• But if you must serve healthy food at the dinner, well, here are some recipe ideas for "25 Healthyish Thanksgiving Dishes You'll Actually Want to Eat" from BuzzFeed.
  • Or you can go the opposite direction away from healthy and for fun have an all-candy Thanksgiving dinner that includes a gummy turkey. See story at Foodiggity
 Bonus Black Friday links: Once you all have slept off the turkey induced coma and maybe had a good night's sleep, some of you might be going out for Black Friday.
  •  Just for fun, here are some vintage Black Friday ads, from the Library of Congress. You thought the aggressive early shopping advertising was just a problem now?  Check it out back in 1918. 
  • And as you head out for Black Friday, here are "8 Frugal Skills You Need to Survive Black Friday" via Wise Bread. Good luck out there. If you do Black Friday, have fun, but try to keep the stress low and not to spend too much.






Booknote: Yuge! 30 Years of Doonesbury on Trump

G.B. Trudeau, Yuge! 30 Years of Doonesbury on Trump. Kansas City, MO: Andrews McMeel Publishing, 2016. ISBN: 978-1-4494-8133-9.

Genre: graphic novels and comics
Subgenre: humor, political humor
Format: paperback
Source: Berea branch of the Madison County Public Library

Note: I read this shortly before the 2016 elections in the United States.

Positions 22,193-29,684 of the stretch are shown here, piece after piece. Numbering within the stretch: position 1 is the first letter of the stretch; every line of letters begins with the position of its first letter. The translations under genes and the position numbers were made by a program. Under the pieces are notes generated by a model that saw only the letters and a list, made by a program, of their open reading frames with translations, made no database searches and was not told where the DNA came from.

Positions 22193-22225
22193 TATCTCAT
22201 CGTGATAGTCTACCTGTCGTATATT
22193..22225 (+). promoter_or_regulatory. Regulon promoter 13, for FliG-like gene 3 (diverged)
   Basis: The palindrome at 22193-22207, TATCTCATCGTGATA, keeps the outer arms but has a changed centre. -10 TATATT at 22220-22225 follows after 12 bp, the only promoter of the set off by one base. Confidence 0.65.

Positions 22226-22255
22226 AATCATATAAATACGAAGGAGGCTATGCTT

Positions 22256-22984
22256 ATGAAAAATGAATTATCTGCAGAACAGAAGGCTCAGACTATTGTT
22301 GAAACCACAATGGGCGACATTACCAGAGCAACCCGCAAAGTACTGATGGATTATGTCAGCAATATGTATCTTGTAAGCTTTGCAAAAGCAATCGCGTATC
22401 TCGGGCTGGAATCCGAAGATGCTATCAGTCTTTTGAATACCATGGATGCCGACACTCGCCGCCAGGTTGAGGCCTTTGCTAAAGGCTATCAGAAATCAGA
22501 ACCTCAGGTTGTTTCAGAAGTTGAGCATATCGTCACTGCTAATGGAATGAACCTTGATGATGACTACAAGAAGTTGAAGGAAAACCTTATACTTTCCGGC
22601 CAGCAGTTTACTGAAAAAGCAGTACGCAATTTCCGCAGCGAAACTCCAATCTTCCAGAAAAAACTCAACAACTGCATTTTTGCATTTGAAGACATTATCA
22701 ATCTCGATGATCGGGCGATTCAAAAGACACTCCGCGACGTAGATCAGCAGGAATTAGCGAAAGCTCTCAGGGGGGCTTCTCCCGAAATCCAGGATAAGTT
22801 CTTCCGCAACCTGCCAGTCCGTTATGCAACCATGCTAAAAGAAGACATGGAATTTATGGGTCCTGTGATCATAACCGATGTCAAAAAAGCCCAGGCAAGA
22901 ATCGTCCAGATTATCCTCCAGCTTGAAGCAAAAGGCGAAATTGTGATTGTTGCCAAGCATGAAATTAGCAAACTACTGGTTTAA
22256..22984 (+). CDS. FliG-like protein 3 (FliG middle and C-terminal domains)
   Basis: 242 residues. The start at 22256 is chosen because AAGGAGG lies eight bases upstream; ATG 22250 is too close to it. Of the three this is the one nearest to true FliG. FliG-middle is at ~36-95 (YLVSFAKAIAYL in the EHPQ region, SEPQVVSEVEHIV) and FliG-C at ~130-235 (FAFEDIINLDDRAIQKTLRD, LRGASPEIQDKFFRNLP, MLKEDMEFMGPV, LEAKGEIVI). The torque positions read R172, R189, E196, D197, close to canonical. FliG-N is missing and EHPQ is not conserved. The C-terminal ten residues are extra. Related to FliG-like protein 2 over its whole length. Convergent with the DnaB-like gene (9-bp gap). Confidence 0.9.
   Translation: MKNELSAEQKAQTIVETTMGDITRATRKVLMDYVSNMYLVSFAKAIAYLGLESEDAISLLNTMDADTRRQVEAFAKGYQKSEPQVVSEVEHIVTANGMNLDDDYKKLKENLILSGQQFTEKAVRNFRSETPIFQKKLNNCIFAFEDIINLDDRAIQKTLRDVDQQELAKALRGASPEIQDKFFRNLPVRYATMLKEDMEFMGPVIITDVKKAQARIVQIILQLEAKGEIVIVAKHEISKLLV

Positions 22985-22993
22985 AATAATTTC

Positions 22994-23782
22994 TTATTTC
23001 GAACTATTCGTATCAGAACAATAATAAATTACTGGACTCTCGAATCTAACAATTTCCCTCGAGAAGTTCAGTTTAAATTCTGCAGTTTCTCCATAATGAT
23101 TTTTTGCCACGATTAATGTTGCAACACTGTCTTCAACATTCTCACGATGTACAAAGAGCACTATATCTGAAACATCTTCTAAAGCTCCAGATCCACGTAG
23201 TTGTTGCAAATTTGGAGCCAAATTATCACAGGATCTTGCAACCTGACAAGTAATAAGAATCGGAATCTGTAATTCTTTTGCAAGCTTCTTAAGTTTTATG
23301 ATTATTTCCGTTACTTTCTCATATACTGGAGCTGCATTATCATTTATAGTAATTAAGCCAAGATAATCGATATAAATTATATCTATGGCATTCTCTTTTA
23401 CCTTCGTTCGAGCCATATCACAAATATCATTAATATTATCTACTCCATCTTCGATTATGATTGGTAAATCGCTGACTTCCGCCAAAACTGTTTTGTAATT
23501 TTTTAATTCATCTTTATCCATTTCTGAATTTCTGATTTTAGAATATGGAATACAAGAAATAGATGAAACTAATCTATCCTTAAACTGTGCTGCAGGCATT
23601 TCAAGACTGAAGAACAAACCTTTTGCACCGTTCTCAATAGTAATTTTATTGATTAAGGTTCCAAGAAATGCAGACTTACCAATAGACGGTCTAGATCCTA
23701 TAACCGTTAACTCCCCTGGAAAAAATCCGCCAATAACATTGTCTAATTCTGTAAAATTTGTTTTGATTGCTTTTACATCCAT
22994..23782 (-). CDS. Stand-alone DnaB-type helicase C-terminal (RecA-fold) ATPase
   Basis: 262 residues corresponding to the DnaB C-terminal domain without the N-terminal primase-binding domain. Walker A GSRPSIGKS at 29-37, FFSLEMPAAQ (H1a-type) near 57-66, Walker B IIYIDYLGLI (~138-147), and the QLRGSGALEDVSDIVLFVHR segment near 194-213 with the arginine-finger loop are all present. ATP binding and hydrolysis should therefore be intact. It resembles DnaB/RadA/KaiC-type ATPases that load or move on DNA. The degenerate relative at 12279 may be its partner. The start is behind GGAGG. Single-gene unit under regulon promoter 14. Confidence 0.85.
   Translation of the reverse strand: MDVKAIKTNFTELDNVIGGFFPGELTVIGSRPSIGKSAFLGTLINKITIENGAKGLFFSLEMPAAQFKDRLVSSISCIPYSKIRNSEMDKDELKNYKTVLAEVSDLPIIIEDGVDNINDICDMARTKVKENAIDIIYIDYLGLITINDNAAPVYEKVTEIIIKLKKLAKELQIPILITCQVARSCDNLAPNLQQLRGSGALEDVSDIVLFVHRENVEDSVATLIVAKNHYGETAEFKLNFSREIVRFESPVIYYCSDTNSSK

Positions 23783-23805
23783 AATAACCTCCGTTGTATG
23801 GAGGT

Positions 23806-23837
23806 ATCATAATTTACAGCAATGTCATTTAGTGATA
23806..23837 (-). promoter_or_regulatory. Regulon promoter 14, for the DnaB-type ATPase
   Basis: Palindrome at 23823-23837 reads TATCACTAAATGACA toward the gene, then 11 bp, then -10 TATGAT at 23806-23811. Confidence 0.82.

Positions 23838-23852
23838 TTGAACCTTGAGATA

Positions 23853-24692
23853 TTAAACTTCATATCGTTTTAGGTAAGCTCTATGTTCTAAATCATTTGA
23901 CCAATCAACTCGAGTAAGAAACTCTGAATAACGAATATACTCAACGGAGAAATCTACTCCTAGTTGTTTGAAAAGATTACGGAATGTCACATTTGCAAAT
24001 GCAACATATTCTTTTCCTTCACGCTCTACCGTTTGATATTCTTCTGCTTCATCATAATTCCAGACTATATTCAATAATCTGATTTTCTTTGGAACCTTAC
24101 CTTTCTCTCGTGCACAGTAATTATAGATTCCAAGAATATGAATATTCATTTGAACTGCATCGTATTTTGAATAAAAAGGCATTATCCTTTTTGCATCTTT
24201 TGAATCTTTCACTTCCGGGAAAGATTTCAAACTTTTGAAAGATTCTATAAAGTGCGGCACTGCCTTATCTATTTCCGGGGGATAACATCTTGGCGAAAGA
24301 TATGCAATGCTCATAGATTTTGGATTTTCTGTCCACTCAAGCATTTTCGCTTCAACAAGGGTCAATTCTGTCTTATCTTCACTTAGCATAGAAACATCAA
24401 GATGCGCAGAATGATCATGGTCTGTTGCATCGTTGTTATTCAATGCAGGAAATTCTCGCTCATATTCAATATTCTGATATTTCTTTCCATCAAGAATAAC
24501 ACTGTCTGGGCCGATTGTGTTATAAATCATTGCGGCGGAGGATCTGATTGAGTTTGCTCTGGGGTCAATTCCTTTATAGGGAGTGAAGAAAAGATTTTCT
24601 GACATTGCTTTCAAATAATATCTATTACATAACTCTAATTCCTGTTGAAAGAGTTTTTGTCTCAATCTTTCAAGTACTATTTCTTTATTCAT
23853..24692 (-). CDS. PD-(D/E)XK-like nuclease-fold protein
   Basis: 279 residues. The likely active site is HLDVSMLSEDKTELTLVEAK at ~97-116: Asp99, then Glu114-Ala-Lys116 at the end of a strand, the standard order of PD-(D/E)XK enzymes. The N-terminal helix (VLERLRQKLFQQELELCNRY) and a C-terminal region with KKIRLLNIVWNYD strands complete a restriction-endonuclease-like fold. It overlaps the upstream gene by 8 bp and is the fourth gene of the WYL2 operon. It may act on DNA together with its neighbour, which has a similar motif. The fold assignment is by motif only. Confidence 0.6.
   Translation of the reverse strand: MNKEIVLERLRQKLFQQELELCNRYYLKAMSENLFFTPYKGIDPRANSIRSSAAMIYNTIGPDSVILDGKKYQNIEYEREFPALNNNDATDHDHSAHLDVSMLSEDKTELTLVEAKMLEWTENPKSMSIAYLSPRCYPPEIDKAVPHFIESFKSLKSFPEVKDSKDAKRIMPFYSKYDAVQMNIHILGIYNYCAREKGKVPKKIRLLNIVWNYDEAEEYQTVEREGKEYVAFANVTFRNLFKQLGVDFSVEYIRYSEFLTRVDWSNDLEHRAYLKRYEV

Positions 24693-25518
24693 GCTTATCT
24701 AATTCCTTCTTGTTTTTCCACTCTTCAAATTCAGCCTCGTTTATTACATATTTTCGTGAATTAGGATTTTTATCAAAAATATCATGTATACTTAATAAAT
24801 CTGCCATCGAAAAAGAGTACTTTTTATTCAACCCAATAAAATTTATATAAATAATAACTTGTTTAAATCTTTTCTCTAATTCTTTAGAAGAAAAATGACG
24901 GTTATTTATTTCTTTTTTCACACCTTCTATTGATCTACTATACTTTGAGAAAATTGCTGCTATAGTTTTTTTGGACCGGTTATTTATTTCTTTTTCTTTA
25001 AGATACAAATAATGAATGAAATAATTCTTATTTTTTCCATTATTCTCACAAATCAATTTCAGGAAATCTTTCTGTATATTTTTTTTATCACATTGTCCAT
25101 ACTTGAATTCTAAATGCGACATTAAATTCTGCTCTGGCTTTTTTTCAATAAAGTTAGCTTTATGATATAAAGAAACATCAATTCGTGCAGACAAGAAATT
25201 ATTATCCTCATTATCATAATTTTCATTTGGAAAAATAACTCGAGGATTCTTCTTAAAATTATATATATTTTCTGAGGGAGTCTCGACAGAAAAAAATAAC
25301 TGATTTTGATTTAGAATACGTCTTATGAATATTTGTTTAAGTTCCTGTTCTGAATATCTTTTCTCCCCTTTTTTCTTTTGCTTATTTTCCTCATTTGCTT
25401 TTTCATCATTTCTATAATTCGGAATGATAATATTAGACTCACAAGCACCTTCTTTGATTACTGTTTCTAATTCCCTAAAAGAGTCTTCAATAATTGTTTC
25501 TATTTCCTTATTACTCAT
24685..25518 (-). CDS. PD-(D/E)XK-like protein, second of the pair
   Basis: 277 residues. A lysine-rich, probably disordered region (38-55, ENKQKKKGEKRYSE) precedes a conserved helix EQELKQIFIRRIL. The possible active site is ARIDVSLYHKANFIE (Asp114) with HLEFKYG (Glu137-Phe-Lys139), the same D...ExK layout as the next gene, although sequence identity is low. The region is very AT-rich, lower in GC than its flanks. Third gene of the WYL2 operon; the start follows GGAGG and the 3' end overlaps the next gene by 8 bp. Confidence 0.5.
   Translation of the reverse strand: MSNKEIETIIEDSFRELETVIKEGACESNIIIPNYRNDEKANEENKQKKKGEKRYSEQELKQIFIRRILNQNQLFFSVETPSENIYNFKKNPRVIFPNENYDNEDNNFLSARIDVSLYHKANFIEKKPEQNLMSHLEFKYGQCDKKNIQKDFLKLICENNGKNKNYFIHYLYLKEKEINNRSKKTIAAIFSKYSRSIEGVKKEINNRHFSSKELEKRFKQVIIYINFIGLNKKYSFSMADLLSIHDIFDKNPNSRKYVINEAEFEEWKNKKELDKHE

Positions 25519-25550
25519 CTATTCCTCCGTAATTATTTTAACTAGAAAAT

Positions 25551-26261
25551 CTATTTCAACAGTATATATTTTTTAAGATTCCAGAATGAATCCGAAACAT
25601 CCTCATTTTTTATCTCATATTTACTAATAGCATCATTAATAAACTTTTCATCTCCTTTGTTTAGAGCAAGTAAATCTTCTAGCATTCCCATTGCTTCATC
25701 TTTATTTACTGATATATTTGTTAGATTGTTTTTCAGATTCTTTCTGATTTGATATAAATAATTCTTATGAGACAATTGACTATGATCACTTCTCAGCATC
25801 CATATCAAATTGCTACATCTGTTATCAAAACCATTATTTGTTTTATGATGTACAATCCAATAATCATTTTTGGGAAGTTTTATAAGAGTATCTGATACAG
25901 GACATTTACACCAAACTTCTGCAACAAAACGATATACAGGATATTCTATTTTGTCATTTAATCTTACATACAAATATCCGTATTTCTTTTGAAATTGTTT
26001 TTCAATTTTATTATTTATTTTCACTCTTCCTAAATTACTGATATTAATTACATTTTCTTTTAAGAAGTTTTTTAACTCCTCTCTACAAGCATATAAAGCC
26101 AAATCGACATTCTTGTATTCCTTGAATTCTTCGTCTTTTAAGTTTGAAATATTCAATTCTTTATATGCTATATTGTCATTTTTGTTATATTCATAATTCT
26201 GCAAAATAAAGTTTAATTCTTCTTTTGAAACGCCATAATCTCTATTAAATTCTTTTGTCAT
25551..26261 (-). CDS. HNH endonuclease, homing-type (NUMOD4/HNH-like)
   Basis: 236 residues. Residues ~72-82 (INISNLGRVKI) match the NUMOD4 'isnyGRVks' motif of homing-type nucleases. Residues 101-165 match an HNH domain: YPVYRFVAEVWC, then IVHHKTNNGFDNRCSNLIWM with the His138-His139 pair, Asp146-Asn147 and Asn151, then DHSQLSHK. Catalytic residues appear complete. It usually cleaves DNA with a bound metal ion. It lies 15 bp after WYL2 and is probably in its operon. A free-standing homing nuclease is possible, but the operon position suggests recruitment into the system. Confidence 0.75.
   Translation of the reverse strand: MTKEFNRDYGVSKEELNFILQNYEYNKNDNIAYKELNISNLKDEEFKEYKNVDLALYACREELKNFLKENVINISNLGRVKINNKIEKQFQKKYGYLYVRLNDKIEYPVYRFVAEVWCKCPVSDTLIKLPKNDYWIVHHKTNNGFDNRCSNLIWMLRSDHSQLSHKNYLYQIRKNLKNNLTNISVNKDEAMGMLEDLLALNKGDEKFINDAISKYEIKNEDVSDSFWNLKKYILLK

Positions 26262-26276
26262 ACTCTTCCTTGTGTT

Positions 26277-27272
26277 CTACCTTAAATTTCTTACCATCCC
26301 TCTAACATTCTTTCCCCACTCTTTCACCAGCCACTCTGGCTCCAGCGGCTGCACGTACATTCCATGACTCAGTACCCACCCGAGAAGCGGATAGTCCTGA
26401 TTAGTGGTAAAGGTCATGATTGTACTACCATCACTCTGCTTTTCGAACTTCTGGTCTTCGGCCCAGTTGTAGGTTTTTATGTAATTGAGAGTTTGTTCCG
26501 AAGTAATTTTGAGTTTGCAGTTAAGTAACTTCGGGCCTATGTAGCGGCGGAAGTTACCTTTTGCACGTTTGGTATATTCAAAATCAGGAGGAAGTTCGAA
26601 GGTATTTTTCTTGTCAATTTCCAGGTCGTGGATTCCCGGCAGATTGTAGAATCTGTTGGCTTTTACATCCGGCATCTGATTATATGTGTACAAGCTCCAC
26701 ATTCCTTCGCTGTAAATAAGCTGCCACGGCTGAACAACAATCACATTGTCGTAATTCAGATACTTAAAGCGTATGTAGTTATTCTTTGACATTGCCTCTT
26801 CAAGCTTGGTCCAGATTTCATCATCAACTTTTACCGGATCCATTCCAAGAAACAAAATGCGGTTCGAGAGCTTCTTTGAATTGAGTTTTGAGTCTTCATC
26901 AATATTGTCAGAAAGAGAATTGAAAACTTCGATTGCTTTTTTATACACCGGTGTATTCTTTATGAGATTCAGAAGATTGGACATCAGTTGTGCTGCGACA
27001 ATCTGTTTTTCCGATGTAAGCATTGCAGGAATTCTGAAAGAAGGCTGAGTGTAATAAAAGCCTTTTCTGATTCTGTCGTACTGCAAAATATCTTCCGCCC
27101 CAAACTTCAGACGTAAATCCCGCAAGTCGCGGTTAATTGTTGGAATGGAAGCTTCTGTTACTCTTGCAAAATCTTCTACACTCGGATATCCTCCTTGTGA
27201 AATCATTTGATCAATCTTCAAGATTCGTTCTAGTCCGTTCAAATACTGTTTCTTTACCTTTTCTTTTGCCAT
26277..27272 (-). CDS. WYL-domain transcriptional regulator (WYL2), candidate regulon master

Doonesbury has been warning us about Donald Trump for a while now. This compilation is divided by decades: 1980s, 1990s, 2000s, and 2010s, which brings us pretty close to today. The last comic in the collection is dated April 24, 2016.

What I really found amusing about this collection was not so much Trump himself, but how he touches the lives of the other characters in the comic. From Duke getting hired as captain of Trump's giant yacht to Boopsie working as hired eye candy, their misadventures and situations make the comic work as political commentary and humor. Very often Trump is in  the background, but his huge presence can be felt. As for Trump himself, he is larger than life in the book.

Unlike a lot of people in the United States, the author has been paying attention. The comic is actually a pretty good document of Trump's bad business deals, his womanizing, and  his other terrible traits. Trump did not just emerge out of the ether; he blustered and bullied his way to his presidential run (and as of this post, President-Elect of the United States). You may laugh at some of his antics, because some are ridiculous, but then you realize the guy was serious.

The volume makes for good timely reading in the election season. This is one public libraries, and some academic libraries, need to pick up for their collections.

4 out of 5 stars

This  book qualifies for the following 2016 Reading Challenges: